There's plenty of work to be done in the kennel itself, which is
directly adjacent to the home Marilyn shares with her very supportive
husband and son. According to Marilyn, the day begins at 8:30 a.m.,
when the dogs are let outside - just a few at a time - barking and
outracing one another into the fenced-in yard.
"We let the crated ones out first, and check their bedding," says
Marilyn. "Some [dogs] go out front, some go out back." Next they let
the pairs of dogs housed in each of the “runs” go outside. All this
in-and-out business takes about an hour total.
Then time is devoted to necessary indoor "poop-scooping," hosing down
the runs, cleaning the areas with disinfectant, and changing the dogs'
drinking water. Sometimes living arrangements are changed as well;
different dogs are paired up together (always one male and one female)
so there's no vying for dominance of their living quarters. Additional
"scooping" is then done outdoors as well.
Between a break for lunch and kibble feedings at 4 p.m. (which
typically take an hour to complete), time is allotted for veterinarian
visits a half-hour away at Ipswich Animal Hospital in Rowley. "There's
always a dog that has to go to the vet" for various reasons, explains
The GAS kennel goes through between 60-75 pounds of dog food on any
given day. This is in addition to whatever special diet (rice, canned
food, hamburger) may have to be given to dogs with health issues.
Rawhide chewies and other assorted treats are dispensed at appropriate
Typically ending when the dogs are let out for the last time around
11:30 p.m., the regular daily routine is followed seven days a week.
This being the case, Marilyn can't leave the kennel for more than four
hours at any given time. That's one reason volunteers are always
appreciated, according to Ann, who regularly makes the ride up to
Salisbury from her Topsfield home, which she shares with several
beloved greyhound companions of her own.
And then there's laundry duty.
"Laundry is one of the things we do a lot of here, because the bedding
is changed every day," says Marilyn. The "nests" of comfy blankets
and/or sheets situated in each dog's living quarters are washed and
dried using a pair of machines installed at the kennel.
The cost to feed and care for the retired racers at GAS is covered by
monies brought in by grants, fundraisers, and donations; in addition,
crates may be sponsored for $25 each per month. A special "Dusty's
Fund," named after "a very special dog" has been set up just to cover
medical expenses. A regular GAS "Wish List" provides generous members
of the public plenty of opportunities to make always-needed donations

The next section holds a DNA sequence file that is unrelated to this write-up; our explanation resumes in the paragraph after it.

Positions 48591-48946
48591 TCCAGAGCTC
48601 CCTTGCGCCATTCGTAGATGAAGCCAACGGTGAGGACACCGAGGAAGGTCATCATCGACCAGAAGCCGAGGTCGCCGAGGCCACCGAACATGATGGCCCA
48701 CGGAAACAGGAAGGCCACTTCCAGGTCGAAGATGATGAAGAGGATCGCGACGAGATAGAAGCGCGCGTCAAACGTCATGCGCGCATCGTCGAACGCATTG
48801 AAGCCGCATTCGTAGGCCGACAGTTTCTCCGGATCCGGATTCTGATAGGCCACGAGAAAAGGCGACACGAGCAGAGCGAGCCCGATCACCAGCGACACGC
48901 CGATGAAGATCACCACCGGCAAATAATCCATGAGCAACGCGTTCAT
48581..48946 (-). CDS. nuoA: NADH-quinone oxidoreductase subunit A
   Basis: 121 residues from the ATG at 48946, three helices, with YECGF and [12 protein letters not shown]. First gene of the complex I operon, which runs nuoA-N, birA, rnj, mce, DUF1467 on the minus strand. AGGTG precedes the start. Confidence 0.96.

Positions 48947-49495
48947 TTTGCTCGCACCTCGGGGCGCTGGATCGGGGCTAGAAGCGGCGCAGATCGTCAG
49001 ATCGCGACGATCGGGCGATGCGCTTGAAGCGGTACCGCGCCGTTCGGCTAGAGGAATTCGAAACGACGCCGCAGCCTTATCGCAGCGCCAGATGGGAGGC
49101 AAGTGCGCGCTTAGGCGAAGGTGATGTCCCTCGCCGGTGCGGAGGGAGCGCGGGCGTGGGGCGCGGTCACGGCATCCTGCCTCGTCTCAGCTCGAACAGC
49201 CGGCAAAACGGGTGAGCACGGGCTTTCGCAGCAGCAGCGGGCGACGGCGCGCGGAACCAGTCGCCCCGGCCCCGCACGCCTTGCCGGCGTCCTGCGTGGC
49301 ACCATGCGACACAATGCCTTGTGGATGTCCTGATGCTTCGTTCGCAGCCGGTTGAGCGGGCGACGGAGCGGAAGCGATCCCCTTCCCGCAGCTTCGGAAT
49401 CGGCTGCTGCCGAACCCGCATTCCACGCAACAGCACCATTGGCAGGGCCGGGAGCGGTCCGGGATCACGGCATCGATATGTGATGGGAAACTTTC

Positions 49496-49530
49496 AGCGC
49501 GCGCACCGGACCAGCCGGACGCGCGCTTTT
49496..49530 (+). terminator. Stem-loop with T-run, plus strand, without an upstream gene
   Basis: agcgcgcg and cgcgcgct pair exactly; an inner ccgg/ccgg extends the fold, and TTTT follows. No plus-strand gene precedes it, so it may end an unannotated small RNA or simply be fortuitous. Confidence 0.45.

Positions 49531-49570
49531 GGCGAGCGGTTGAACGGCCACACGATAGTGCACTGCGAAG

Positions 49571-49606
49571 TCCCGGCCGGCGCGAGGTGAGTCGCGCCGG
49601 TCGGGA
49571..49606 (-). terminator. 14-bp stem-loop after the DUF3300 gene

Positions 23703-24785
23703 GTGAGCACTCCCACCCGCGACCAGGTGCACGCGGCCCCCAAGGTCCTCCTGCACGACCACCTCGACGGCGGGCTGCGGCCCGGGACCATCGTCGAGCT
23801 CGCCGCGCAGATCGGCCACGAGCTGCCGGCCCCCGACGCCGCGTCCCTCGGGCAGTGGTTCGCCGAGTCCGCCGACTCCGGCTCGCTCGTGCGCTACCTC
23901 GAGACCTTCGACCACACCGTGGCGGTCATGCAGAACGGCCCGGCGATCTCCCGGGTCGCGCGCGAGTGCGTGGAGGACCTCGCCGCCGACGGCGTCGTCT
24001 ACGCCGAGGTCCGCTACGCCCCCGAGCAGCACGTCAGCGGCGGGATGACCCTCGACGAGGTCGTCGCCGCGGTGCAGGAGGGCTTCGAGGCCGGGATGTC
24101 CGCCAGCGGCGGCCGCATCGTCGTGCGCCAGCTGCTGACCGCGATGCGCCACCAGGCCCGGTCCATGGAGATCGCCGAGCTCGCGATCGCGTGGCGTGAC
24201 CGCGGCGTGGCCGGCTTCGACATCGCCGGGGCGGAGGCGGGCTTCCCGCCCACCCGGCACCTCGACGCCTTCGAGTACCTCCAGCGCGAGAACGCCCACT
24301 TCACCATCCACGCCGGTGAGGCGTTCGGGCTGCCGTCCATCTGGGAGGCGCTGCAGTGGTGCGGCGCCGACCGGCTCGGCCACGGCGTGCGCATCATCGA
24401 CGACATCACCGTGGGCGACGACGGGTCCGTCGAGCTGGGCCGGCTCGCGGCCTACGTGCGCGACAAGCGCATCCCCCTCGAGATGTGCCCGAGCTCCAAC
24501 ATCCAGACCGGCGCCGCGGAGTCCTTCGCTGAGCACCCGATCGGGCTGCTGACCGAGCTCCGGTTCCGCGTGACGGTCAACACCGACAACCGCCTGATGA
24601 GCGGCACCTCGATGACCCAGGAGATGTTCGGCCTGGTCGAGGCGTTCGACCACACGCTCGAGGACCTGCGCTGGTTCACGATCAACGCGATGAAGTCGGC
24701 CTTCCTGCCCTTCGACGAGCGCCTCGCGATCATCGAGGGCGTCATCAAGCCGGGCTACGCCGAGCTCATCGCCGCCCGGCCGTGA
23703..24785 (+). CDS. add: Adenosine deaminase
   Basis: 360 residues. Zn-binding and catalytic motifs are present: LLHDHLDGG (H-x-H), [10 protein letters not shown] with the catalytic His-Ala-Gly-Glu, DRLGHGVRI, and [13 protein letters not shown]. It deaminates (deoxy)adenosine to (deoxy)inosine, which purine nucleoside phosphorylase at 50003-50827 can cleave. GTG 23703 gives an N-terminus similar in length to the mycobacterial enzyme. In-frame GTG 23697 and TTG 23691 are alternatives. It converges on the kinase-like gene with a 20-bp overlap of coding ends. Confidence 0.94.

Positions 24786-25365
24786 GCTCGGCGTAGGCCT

of dog food, laundry detergent, bleach, cleaning supplies, blankets,
trash bags, paper towels, chew toys and treats, as well as cash.
Of course, a major investment in time, love and attention on the part
of all their human caretakers help to make each greyhound's stay at GAS
a safe, positive and happy one. And once a dog is placed in a loving,
greyhound-ready home, they can look forward to the annual Greyhound
Adoption Service Reunion held in May in Westford, a "greyt" day for all
"There's a real community between greyhound owners," says Ann, adding
that 300 to 400 dogs and their owners come to the reunion, held at a
pavilion beautifully situated next to a lake.
Seamonds, a volunteer and the owner of several of her own greyhounds,
is pictured here with Time Zero,
a retired racer who was recently treated for laryngeal paralysis and is
recuperating nicely at the GAS kennel.
According to GAS literature, "retired racing greyhounds are clean,
gentle, good-natured, quiet dogs that adapt and get along well with
children and other pets. They are eager to please and respond
positively to any attention given to them. They are grateful for their
new homes, rewarding their owners with never-ending affection. The
greyhound is among the most sympathetic and sentimental of dogs, as
those who have adopted one would agree."
Those who would like to find out more about greyhounds and wish to meet
a few of them "up close and personal," or who would like to learn about
volunteer opportunities, may do so by visiting the Greyhound Adoption
Service Kennel in Salisbury.
For more information or to set up an appointment to stop by, call
Marilyn Wolkovits at (978) 462-7973. For additional information, visit
the GAS Web site at www.greycanine.com.
Article and Photos Courtesy of Liz Premo/Atlantic News, Hampton, NH